However I must admit that I really don't see why anyone would be carrying liquids, other than medicines, through security anyway.
Maybe I'm missing the point of the question but I have to do two/three day trips around Europe every week or so. I'm able to do this using the 10kg limit for carry-on so I don't need to check baggage. That means I am bringing a small amount of toothpaste, shaving gel, deodorants etc in my little plastic bag. All those items are considered "liquids" under the rules. The only alternative is to buy those items after security (both ways every time) or use checked in baggage.
strake is offline  
Old 7th Feb 2011, 10:47
  #52 (permalink)  
 
Join Date: Jun 2005
Location: Iraq and other places
Posts: 1,109
Why does it have to be airtight, when you can open it anyway...?

These people take the definition of "moron" to a whole new level...
Katamarino is offline  
Old 7th Feb 2011, 10:54
  #53 (permalink)  
 
Join Date: Jan 2004
Location: Planet Earth, mostly
Posts: 445
Certain fluids leaking within security equipment could compromise its effectiveness. I can understand why they might insist upon a sealed bag
Now you mention it, that does make some sense.

the world seemed to manage OK without putting liquids in sealed bags prior to 2006 so obviously this is not a reason to have sealed bags.
I can imagine when the "liquids in bags" rule was introduced someone thought - we're going to be scanning a lot of these bags lets have a rule that they must be sealed.
etrang is offline  
Old 8th Feb 2011, 19:05
  #54 (permalink)  
 
Join Date: Jul 2000
Location: oxfordshire
Posts: 112
Now you're just making reasons up that sort of fit. That wasn't the purpose of the bag. There are less liquids going through xray machines now than prior to 2006. This is just as I predicted in 2006. As the years march on people forget the reason the rules were introduced and the rules take on a self perpetuating life of their own. People forget what it was all originally about and the rules morph in a sort of mission creep into new rules. There was originally nothing about the bag being airtight. The bag was to provide some sort of limit to the amount of liquids brought through otherwise people would bring loads of 100ml containers stuffed to overflowing out of a bag.
hotmetal is offline  
Old 8th Feb 2011, 23:17
  #55 (permalink)  
 
Join Date: Apr 2010
Location: NZ
Age: 51
Posts: 42
Some time ago I heard the explanation that the bag had to be airtight so that, if necessary, an air sample could be taken. It could well be another reason that was made up to fit, but it sounded reasonably plausible at the time.

Pohutu
Pohutu is offline  
Old 9th Feb 2011, 08:40
  #56 (permalink)  
 
Join Date: Jan 2007
Location: Milton Keynes, UK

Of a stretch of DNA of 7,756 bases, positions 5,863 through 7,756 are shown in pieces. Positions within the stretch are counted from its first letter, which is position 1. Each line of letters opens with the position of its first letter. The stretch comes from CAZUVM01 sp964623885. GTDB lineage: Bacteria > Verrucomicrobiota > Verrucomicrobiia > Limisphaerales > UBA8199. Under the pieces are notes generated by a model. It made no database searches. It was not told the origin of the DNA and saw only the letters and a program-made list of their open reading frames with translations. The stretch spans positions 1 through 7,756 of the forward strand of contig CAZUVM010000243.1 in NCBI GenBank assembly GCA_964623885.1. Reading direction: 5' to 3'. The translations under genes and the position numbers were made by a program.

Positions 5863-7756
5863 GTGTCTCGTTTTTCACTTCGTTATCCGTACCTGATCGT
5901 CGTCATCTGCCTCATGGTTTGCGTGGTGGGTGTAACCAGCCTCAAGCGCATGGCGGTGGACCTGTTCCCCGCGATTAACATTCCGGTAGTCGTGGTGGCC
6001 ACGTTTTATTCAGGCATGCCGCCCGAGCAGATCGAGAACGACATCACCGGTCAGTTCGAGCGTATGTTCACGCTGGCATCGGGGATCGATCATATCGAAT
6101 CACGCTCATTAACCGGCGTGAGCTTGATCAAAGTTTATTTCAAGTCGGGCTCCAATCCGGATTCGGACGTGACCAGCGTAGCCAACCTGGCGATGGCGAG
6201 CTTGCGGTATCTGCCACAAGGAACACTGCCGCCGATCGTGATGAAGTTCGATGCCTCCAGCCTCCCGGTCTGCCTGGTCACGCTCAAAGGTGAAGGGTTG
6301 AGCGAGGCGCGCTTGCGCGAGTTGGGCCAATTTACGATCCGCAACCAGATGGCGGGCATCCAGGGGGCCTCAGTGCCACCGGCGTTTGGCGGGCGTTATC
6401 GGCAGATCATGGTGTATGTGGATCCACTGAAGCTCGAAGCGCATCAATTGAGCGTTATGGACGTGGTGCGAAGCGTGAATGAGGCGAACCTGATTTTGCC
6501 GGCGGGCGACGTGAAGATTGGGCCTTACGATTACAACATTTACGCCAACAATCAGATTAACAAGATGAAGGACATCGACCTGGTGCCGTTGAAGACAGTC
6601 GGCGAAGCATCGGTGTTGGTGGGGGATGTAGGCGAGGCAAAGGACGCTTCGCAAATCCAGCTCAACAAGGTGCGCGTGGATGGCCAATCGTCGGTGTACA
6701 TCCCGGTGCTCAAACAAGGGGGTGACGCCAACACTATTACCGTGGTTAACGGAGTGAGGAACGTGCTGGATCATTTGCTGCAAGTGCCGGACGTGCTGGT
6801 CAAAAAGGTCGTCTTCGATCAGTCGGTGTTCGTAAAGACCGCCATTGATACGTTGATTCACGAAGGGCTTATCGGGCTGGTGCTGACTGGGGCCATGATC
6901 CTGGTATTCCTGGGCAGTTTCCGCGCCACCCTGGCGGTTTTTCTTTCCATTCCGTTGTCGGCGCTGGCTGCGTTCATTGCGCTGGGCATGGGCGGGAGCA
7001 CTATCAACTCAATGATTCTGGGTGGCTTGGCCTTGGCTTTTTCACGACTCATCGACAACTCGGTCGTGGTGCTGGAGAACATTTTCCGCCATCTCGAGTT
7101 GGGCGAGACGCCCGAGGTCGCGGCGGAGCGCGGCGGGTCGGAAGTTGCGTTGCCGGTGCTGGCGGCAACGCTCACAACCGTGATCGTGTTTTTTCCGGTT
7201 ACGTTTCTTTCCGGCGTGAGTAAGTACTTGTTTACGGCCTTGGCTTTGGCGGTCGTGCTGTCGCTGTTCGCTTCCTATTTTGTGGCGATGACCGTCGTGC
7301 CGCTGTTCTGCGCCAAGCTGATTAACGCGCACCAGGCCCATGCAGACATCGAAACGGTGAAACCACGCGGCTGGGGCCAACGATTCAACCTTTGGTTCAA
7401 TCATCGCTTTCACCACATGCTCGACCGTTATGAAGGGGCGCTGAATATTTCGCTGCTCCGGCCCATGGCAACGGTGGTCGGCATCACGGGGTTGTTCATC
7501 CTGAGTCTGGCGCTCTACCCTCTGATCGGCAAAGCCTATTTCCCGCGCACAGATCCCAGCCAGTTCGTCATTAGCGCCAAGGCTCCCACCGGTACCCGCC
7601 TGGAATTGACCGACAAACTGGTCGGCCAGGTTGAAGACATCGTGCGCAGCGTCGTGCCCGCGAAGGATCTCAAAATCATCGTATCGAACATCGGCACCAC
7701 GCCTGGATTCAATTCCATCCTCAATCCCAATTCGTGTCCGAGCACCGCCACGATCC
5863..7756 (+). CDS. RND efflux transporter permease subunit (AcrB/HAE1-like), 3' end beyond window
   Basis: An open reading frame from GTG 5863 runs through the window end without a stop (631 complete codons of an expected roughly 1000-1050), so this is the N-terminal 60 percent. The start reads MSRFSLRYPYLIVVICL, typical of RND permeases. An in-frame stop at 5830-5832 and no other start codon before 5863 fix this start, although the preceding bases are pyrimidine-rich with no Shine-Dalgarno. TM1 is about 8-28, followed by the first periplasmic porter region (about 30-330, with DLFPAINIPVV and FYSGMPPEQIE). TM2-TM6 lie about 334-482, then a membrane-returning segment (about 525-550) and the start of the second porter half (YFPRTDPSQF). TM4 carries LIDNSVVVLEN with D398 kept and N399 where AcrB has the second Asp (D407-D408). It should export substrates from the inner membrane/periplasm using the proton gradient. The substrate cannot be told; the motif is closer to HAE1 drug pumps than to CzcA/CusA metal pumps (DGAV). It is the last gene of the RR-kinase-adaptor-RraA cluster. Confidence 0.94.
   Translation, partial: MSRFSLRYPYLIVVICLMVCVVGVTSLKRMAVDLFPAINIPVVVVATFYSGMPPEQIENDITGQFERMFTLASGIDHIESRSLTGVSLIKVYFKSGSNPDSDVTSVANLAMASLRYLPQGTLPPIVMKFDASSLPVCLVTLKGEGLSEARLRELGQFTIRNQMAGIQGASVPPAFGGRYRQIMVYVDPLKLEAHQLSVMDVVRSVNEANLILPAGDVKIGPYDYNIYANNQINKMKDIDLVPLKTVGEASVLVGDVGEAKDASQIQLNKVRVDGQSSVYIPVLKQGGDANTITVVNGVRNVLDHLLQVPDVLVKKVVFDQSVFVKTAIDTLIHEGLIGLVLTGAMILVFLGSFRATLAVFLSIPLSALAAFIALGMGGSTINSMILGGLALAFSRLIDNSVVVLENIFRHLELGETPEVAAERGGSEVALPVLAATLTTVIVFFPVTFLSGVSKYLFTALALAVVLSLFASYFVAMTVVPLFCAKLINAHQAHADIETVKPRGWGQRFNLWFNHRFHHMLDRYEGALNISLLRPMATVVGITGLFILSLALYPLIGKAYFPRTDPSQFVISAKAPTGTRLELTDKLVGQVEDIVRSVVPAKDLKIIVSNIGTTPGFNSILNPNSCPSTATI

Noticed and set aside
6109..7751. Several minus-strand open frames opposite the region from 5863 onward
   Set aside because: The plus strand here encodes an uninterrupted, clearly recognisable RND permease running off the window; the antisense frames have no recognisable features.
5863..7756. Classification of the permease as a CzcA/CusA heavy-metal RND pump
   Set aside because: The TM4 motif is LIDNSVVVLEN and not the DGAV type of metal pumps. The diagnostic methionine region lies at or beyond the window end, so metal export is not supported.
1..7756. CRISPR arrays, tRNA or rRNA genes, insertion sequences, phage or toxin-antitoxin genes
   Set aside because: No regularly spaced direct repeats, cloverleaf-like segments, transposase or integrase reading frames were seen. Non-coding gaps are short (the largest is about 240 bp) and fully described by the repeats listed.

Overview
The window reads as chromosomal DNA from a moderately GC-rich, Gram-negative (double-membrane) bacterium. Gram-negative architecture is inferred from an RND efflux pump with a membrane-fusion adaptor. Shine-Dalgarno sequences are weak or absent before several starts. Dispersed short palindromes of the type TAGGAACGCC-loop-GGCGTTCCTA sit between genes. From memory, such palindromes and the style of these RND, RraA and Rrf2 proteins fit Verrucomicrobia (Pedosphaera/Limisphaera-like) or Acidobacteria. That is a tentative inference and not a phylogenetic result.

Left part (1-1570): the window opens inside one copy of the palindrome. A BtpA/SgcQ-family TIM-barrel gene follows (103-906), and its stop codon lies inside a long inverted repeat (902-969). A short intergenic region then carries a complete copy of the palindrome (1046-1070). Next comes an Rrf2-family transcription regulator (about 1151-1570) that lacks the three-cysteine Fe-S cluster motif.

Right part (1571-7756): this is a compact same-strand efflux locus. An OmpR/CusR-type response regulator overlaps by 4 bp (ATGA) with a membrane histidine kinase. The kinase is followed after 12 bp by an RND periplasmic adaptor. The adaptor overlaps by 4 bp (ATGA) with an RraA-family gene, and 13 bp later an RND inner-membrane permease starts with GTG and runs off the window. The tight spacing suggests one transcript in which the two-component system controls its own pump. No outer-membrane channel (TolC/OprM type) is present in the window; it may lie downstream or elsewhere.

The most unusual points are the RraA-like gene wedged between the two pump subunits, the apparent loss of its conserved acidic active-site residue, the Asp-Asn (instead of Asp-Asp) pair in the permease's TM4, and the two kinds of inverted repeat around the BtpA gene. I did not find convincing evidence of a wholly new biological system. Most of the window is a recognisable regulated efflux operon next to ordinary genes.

Age: 40
Posts: 76
At LTN the bags are on sale inside security so no need to scan out. Though I can see how STN's more cramped layout might make that difficult.
pacer142 is offline  
Old 9th Feb 2011, 12:57
  #57 (permalink)  
 
Join Date: Aug 2010
Location: Birmingham
Posts: 19
I have had this problem myself and until recently I had used a clear zip type bag you can buy in boots, but Gatwick put a stop to that last Sunday.

I have been told the bags have to be airtight so any liquids that may contain exposives will build up a concentation of vapours in the bag so when they stick the sniffer rod inside it would be easier to detect.
An ordinary zipped bag would allow the bag to be ventilated to some extent and make the test less reliable.
auntyice is offline  
Old 9th Feb 2011, 21:10
  #58 (permalink)  
 
Join Date: Aug 2007
Location: Australia / United Kingdom
Posts: 39
Ok, so the bag has to be airtight so that residue gas due to contraband explosives can be detected. Surely this means that the current liquid limit is too high because the 100ml containers inside the 20x20cm bag could be sufficiently explosive to be a danger to the aircraft and passengers. Why else would you need to detect these gases? So to be absolutely safe surely all liquids should be banned?

Oh I forgot. Logic doesn't come into it.
SLFAussie is offline  

Posting Rules
You may not post new threads
You may not post replies
You may not post attachments
You may not edit your posts

BB code is On
Smilies are On
[IMG] code is On
HTML code is Off
Trackbacks are Off
Pingbacks are Off
Refbacks are Off


Thread Tools
Search this Thread

Contact Us - Archive - Advertising - Cookie Policy - Privacy Statement - Terms of Service - Do Not Sell My Personal Information

Copyright 2018 MH Sub I, LLC dba Internet Brands. All rights reserved. Use of this site indicates your consent to the Terms of Use.